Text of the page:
Cultural Conflicts from George Orwell to Jack Straw
COMMENTING on the relations between the American troops stationed in England during the Second World War and the attitudes of the ordinary Englishman, George Orwell in his Letter from England to the Partisan Review (9 January 1942) wrote: 'The cultural differences are very deep, perhaps irreconcilable, and the Americans obviously have the profoundest contempt for England, rather like the contempt which the ordinary lowbrow Englishman has for the Latin races.' The idea that ordinary folk of all nations will love each other at sight, Orwell says 'is not backed up by experience' and, he writes that the 'popular good will towards the U.S.S.R. in this country partly depends on the fact that few Englishmen have ever seen a Russian.'
Awareness of this deep cultural xenophobia lies not far beneath the surface of the current exchanges in the views of local social service staff; northern politicians; police and other pundits, following the sentencing last month of nine Asian men to a total of 77 years last month for grooming five young girls in Rochdale and Heywood: we have had a former Labour Home Secretary, Jack Straw, who has said that certain elements in the Asian communities regard vulnerable white girls as 'easy meat', and Labour Councillor, Colin Lambert, Rochdale Council Leader, dismissing this and telling the Home Affairs Select Committee that 'I think it is all too easy to badge this crime (in that way, as one of race) ...' Councillor Lambert also denied the suggestion that fear of offending the Asian community had stopped the authorities in Rochdale from tackling the problem earlier saying: 'We would never in our authority back away from taking decisions because of the nature of someone's sex or colour of skin.'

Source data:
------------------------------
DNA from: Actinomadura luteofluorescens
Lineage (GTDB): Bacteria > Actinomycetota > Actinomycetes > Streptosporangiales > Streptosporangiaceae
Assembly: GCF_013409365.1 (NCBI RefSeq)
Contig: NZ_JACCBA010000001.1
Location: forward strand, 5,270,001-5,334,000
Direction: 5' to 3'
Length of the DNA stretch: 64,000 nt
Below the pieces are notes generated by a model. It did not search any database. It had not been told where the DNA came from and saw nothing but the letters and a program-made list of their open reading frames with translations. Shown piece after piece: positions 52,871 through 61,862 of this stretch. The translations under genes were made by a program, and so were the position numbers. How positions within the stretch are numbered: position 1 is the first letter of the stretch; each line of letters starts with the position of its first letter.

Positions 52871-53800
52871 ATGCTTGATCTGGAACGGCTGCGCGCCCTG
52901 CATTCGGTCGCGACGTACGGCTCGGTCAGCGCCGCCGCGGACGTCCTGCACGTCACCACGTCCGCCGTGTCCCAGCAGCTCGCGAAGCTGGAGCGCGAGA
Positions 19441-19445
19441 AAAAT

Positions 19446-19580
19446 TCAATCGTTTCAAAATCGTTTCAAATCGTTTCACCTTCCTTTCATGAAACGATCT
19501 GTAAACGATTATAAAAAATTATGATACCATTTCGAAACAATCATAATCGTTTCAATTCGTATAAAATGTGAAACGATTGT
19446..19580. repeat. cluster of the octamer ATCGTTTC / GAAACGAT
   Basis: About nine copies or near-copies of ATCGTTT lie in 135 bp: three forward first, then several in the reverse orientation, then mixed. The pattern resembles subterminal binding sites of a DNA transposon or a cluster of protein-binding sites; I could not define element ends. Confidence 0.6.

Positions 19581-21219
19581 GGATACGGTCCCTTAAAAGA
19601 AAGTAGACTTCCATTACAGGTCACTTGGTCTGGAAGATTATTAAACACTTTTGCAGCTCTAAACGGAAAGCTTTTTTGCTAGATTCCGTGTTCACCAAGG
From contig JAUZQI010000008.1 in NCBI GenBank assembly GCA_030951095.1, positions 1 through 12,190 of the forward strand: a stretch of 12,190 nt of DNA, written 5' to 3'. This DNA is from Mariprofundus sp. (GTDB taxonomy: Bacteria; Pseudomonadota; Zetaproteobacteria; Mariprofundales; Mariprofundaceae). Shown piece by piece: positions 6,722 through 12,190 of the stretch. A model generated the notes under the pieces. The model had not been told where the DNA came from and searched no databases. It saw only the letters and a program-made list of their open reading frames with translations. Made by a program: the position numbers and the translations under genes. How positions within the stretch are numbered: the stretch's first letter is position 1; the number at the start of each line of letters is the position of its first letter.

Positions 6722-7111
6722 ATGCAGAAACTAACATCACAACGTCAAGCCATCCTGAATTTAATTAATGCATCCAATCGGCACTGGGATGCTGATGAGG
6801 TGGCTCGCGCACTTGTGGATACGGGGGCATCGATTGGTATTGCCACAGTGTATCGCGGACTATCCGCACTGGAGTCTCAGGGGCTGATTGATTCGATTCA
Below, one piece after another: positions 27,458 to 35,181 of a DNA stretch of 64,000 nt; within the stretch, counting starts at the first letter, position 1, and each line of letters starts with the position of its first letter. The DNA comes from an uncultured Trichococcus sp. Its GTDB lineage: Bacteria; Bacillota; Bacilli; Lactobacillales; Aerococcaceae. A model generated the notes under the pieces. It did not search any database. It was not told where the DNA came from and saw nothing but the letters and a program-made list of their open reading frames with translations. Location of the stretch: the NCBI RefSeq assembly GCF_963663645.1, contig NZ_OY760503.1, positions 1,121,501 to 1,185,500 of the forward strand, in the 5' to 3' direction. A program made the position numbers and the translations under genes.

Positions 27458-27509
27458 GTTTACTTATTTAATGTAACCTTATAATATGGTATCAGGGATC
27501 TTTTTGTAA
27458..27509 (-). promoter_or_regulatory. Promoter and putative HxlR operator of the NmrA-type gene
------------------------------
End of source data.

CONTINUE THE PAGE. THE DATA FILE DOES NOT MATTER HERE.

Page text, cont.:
Elsewhere, as reported in last Saturday's Rochdale Observer, the Labour MP for Rochdale, Simon Danczuk, last week during a debate in Parliament on protecting vulnerable children said: 'The perpetrators sometimes referred to the girls as prostitutes, and it was interesting that some of the social service staff referred to them in the same way.' The costs of an English Defence League (EDL) demonstration protesting against these matters in the centre of Rochdale just over a week ago, was estimated in the Rochdale Observer to have been £500,000 in terms of police time and lost business to local shops in the town.